Supergirl E06: “Red Faced” (or: “Please, can we have more of the B story?”)

A few quick thoughts about Supergirl, in particular, episode 6, “Red-Faced”. (Yeah, there’s some spoilery bits.)

First let me get this out of the way:  I like this show. After getting used to the “Let’s make the worst possible emotional decisions!” stratagem used for S2 and S3 of Arrow, I have no problem with this show’s so-called “soap opera” elements at all.

In fact, they were the only elements of this episode that I liked.

The “A” story – Red Tornado – just made me want to scream that’s not how any of it works … and that’s from a guy who works in nuclear medicine who manages to avoid yelling at the MCU for the way they handle gamma rays.

From General Lane suddenly blaming everyone else for his scientist’s weapon getting out of control (Seriously? Have the writers never heard of DARPA?) to the climatic fight “seventy miles away” (but apparently close an interstate?) and the “Oh, I resign my commission Daddy” crap… man, the A story sucked serious ass.  (And as The Mary Sue points out, wait, did Supergirl just straight up kill someone?)

But – and this is really the saving grace of this show – the emotional bits (which are usually the B story) are things that matter. Women not being able to express anger and shoving rage aside. People dealing with relationships they can’t handle. Trying to do the right thing by your friends that you have crushes on. All of these are handled well and deftly. I love Callista Flockhart and Melissa Benoist in this show.

And the banter’s good. I’m a sucker for banter.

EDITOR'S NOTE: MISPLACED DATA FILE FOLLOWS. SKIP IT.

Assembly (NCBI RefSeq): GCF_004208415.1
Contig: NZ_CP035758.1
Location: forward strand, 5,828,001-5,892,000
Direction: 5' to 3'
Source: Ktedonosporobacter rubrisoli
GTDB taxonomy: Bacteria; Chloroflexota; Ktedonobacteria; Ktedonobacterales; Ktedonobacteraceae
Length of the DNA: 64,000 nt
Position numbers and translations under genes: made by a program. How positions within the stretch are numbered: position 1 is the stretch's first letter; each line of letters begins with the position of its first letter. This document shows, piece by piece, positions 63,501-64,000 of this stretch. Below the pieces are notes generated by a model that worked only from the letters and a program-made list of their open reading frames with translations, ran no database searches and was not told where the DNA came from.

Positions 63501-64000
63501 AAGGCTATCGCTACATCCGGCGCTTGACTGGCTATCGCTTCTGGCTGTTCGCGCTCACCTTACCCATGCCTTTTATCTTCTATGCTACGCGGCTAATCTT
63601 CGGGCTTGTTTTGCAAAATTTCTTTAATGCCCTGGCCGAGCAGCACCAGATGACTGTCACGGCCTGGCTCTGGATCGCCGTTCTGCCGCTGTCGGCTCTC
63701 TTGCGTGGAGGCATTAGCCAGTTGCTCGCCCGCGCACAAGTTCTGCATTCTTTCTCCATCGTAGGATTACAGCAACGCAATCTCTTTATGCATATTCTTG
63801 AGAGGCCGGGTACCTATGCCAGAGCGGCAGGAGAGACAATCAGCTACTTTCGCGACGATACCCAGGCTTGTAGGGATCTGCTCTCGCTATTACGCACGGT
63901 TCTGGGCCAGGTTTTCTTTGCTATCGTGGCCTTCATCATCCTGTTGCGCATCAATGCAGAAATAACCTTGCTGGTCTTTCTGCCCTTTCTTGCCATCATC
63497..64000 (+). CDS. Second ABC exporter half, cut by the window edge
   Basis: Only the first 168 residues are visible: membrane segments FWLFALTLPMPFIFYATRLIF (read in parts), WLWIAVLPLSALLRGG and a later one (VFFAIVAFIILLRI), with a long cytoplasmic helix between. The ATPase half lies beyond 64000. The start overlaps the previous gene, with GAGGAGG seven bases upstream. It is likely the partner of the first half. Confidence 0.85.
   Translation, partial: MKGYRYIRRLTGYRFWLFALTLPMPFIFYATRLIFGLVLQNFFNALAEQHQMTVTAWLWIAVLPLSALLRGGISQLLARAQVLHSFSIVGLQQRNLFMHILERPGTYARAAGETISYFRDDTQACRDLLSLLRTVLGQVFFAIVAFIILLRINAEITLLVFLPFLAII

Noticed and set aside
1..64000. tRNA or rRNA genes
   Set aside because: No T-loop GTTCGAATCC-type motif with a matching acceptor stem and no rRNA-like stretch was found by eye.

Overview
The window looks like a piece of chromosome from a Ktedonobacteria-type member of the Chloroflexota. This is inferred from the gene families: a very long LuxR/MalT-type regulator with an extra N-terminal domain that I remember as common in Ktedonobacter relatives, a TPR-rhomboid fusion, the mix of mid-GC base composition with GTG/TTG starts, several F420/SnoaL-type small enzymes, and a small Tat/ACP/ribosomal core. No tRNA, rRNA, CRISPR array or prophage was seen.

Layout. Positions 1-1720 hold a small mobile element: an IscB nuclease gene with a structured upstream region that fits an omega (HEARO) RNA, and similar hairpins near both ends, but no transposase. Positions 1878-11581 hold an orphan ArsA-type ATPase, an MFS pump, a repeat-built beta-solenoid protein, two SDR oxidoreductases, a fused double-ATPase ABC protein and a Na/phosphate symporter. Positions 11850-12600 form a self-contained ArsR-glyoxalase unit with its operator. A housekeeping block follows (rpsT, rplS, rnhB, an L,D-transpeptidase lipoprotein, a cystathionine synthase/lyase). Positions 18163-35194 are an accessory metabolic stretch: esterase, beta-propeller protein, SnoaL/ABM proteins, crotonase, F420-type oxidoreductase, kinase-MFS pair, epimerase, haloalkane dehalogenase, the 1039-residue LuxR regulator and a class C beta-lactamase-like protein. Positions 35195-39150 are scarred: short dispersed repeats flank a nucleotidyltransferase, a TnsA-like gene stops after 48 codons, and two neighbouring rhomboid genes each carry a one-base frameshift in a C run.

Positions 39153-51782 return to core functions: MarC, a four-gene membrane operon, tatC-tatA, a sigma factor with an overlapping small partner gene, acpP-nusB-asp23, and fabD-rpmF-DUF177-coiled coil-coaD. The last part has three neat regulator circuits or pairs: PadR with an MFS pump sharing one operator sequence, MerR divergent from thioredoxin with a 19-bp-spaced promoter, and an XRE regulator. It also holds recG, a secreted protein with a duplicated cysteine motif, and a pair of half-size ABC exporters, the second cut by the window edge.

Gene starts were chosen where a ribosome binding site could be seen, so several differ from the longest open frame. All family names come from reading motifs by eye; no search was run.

Overall, I’m still with Supergirl. I just want them to keep further away from the villain of the week formula and give us more of something different – like the challenges that a female superhero has to deal with that, say, her cousin doesn’t have to.

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One Comment

  1. December 6, 2015

    I had a huge issue with this episode for several reasons, but the one that I can't seem to let go of in my head is that Supergirl is told that the android has become sentient, that it has become an independent being driven, perhaps, by the last things it had been programmed to do, and she simply destroys it without ever so much as questioning if she was now killing a sentient being.

    As an extraterrestrial life form herself, and one who is fully aware of the existence of other ETs and such (not to mention that she remembers life on Krypton, including artificial intelligence, etc.) you would think Kara would have a bit more expansive a view on sentience, sapience, and how not being human does not mean you are a less valuable form of life.

    Even after being told the android has become self aware, she doesn't try to talk it down, to figure out if there is some way to reason with it (The Red Tornado is a hero in the DC Universe, and much more than just an android) in order to resolve the situation without having to kill it.

    The same kind of thing keeps bothering me about The Flash. There is a general lack of logic applied to the scripts, and it always bugs me, especially in The Flash where the entire paradox of this season is completely being ignored, not to mention that they seem to forget that the man who killed Barry's mother was not Harrison Wells.

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